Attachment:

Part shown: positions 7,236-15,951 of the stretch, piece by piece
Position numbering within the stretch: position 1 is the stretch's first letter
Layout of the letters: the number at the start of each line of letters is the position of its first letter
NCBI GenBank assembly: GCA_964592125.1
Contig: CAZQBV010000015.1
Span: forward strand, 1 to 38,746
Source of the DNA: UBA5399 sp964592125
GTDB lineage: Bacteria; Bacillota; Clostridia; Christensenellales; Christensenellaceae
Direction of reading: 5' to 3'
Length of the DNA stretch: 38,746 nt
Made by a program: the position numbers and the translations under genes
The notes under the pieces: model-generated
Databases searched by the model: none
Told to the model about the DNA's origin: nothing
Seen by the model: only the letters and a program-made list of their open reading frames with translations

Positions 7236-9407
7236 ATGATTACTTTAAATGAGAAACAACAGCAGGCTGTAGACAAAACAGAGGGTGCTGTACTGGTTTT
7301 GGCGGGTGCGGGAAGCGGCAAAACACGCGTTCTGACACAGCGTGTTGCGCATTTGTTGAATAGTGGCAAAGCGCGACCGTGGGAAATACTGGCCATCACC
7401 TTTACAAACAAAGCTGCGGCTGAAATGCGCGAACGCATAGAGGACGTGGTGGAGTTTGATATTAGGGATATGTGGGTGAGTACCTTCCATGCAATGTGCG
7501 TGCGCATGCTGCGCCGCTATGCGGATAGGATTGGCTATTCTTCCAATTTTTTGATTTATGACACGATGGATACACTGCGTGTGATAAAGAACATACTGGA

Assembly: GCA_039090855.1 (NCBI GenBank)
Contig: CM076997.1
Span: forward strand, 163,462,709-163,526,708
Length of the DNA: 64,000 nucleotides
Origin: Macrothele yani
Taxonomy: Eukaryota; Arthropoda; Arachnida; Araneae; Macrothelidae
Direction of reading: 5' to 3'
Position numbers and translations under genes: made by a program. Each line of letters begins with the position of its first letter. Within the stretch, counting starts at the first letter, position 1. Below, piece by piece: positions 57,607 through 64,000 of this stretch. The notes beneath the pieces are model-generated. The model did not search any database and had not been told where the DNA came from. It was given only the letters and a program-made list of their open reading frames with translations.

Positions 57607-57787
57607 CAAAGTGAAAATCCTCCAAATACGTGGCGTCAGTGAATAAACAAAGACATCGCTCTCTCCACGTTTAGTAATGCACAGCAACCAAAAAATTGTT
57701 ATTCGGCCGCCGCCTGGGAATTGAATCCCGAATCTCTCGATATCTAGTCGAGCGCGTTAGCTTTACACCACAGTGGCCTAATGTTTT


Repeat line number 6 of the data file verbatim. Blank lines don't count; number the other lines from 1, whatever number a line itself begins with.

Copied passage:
Span: forward strand, 1 to 38,746